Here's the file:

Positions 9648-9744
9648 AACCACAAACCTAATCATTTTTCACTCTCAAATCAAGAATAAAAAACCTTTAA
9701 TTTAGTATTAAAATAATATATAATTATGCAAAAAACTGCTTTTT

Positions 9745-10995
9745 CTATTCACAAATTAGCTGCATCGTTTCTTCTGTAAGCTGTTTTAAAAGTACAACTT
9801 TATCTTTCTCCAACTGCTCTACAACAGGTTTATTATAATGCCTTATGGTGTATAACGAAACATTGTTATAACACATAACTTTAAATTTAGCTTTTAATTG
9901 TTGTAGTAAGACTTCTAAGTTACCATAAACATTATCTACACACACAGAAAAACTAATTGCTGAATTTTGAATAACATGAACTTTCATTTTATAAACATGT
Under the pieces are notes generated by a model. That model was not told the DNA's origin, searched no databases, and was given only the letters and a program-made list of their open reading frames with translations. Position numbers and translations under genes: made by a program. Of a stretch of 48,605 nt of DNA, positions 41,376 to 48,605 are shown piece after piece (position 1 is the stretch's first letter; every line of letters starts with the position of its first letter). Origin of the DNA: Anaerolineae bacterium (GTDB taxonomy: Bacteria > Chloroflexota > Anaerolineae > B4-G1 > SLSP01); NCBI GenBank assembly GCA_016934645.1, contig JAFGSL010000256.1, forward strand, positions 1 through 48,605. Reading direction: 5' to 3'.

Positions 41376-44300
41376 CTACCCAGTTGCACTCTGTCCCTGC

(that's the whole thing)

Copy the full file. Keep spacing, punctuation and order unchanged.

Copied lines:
Positions 9648-9744
9648 AACCACAAACCTAATCATTTTTCACTCTCAAATCAAGAATAAAAAACCTTTAA
9701 TTTAGTATTAAAATAATATATAATTATGCAAAAAACTGCTTTTT

Positions 9745-10995
9745 CTATTCACAAATTAGCTGCATCGTTTCTTCTGTAAGCTGTTTTAAAAGTACAACTT
9801 TATCTTTCTCCAACTGCTCTACAACAGGTTTATTATAATGCCTTATGGTGTATAACGAAACATTGTTATAACACATAACTTTAAATTTAGCTTTTAATTG
9901 TTGTAGTAAGACTTCTAAGTTACCATAAACATTATCTACACACACAGAAAAACTAATTGCTGAATTTTGAATAACATGAACTTTCATTTTATAAACATGT
Under the pieces are notes generated by a model. That model was not told the DNA's origin, searched no databases, and was given only the letters and a program-made list of their open reading frames with translations. Position numbers and translations under genes: made by a program. Of a stretch of 48,605 nt of DNA, positions 41,376 to 48,605 are shown piece after piece (position 1 is the stretch's first letter; every line of letters starts with the position of its first letter). Origin of the DNA: Anaerolineae bacterium (GTDB taxonomy: Bacteria > Chloroflexota > Anaerolineae > B4-G1 > SLSP01); NCBI GenBank assembly GCA_016934645.1, contig JAFGSL010000256.1, forward strand, positions 1 through 48,605. Reading direction: 5' to 3'.

Positions 41376-44300
41376 CTACCCAGTTGCACTCTGTCCCTGC